Cluster points: kangaroo, galapagos, python, space syntax

I’ve experimented a little and managed to come up with a similar result than your above sketch.

Each cluster begins at a start point (closest point to each black point) and has a certain desired size. At each iteration the search radius is expanded by a step size and thus new closest points are found that are then added to the clusters. If a cluster has reached a desired size, or doesn’t find any new, closest points within a threshold, it stops expanding.

This has the unfortunate byproduct that some points (grey) don’t get allotted to a cluster, because all neighbouring clusters have reached their maximum size.
However, the script allows you to add these points to their closest, neighbouring cluster, if desired! This obviously changes the cluster size, surpassing the desired maximum size from before for the concerned clusters, so it’s optional.

import Rhino.Geometry as rg
from ghpythonlib import treehelpers


# Get the diagonal length of the points' bounding box
bbox = rg.BoundingBox(Points)
bbox_dlen = bbox.Diagonal.Length

# Get the start points from the points
start_pts = [Points[i] for i in StartIndices]

# Temporary point cloud keep track of unchecked points 
temp_ptcloud = rg.PointCloud(Points)
# Temporary indices keep track of unchecked points inital indices 
temp_indices = [i for i in range(len(Points))] 

curr_step = StepSize # current step size
count = 0 # iteration counter

# Intialise an empty cluster list for each start point 
clusters = [[] for _ in start_pts]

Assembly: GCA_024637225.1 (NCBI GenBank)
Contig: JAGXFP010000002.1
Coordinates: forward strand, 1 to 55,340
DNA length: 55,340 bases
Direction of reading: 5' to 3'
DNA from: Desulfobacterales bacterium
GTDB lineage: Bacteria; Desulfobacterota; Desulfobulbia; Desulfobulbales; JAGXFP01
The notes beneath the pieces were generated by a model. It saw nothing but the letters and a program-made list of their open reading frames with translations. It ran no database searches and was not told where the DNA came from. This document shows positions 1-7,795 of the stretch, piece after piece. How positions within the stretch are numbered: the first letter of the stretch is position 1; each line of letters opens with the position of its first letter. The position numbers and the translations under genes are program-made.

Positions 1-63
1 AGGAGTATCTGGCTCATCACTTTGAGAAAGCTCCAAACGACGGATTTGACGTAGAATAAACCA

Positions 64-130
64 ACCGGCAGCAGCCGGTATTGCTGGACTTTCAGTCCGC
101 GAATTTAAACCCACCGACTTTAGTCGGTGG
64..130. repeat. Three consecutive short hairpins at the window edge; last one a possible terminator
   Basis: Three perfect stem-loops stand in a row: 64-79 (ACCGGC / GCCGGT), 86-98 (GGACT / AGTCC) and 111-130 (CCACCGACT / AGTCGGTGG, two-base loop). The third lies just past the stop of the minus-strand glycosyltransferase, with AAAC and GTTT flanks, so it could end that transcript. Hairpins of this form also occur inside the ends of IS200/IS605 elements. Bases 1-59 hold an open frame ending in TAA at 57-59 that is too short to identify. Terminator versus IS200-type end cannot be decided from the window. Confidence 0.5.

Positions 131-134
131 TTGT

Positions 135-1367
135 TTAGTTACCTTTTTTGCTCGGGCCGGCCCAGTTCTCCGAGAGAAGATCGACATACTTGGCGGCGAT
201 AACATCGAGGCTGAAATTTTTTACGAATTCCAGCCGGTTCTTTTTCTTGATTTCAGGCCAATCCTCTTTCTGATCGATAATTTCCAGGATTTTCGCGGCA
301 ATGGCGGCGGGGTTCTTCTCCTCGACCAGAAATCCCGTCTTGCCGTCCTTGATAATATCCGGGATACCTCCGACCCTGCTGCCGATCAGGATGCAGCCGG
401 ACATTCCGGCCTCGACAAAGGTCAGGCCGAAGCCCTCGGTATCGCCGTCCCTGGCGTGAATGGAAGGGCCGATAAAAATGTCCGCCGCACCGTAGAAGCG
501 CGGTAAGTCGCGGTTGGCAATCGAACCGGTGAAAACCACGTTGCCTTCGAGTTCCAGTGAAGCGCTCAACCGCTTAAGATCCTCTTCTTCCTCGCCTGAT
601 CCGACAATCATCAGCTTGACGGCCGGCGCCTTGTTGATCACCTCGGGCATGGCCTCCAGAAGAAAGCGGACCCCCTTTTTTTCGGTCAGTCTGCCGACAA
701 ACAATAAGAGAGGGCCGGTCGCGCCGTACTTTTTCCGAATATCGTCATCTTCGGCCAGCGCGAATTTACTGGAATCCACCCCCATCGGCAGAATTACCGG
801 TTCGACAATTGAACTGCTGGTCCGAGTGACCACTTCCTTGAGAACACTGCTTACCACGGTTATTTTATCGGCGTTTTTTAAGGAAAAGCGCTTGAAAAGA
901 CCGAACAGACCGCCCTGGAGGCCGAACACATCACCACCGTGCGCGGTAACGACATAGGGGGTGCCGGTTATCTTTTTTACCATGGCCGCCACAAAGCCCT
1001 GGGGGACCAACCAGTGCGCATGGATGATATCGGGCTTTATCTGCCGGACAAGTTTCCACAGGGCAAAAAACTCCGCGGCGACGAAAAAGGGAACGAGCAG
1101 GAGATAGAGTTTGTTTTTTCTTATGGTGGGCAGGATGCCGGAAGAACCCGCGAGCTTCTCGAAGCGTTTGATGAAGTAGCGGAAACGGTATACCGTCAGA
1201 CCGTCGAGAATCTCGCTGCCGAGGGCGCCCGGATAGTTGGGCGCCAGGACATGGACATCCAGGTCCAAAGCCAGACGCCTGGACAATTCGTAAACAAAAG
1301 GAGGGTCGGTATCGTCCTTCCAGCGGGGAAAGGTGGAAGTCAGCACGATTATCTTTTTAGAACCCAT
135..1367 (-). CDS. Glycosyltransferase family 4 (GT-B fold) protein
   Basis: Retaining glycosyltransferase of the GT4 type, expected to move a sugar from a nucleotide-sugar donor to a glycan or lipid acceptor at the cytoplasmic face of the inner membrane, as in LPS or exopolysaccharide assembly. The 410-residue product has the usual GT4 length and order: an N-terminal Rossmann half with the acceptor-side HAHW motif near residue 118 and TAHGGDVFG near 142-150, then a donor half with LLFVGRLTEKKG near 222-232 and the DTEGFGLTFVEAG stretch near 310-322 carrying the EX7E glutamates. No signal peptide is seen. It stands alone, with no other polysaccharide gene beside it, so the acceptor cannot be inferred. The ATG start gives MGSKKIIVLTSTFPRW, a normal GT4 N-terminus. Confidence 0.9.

active = [True for _ in start_pts]

while temp_ptcloud.Count > 0 and curr_step < bbox_dlen:
    
    for i in xrange(len(start_pts)):
        
        # Skip inactive clusters
        if not active[i]:
            continue
        
        # Get the current closest point indices
        rc = rg.RTree.PointCloudClosestPoints(temp_ptcloud, 
                                              [start_pts[i]], 
                                              curr_step)
        closest = list(list(rc)[0])
        if len(closest) < 1: # no current, closest points
            continue
    
        # Get current cluster points (if it isn't empty)
        curr_cl_pts = None
        if len(clusters[i]) > 0:
            curr_cl_pts = [Points[k] for k in clusters[i]]
            
        misses = 0 # counts closest points beyond threshold
        for j in xrange(len(closest)):
            # Skip index out of range errors
            if closest[j] >= len(temp_indices):
                continue
            # Skip clusters that have reached the desired size
            if len(clusters[i]) == ClusterSizes[i]:
                active[i] = False
                continue
            # Get the current, closest point
            closest_pt = Points[temp_indices[closest[j]]]
            # Check whether the closest point is near the cluster points
            if curr_cl_pts != None:
                dists = [pt.DistanceTo(closest_pt) for pt in curr_cl_pts]